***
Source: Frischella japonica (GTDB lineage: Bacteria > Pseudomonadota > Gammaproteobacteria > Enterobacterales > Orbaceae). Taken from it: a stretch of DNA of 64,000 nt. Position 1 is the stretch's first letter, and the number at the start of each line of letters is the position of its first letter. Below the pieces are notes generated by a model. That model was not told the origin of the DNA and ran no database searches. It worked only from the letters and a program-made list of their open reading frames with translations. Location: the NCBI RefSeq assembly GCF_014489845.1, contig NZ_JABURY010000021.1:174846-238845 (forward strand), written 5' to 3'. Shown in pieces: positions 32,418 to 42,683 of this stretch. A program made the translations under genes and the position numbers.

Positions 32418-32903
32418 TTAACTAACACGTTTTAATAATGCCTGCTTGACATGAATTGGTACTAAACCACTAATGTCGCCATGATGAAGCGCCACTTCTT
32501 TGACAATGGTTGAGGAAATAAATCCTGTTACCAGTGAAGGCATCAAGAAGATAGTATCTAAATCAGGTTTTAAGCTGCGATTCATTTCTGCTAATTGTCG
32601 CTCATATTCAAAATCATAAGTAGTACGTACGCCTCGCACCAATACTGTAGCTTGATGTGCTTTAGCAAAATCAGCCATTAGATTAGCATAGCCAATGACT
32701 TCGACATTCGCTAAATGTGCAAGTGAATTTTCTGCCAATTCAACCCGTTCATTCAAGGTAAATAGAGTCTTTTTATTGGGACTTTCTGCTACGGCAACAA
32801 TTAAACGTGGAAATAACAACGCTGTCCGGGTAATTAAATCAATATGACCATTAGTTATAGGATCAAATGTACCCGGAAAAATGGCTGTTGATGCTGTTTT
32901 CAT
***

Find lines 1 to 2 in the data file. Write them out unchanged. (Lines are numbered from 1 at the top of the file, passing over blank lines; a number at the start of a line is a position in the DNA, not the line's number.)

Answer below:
Source: Frischella japonica (GTDB lineage: Bacteria > Pseudomonadota > Gammaproteobacteria > Enterobacterales > Orbaceae). Taken from it: a stretch of DNA of 64,000 nt. Position 1 is the stretch's first letter, and the number at the start of each line of letters is the position of its first letter. Below the pieces are notes generated by a model. That model was not told the origin of the DNA and ran no database searches. It worked only from the letters and a program-made list of their open reading frames with translations. Location: the NCBI RefSeq assembly GCF_014489845.1, contig NZ_JABURY010000021.1:174846-238845 (forward strand), written 5' to 3'. Shown in pieces: positions 32,418 to 42,683 of this stretch. A program made the translations under genes and the position numbers.

Positions 32418-32903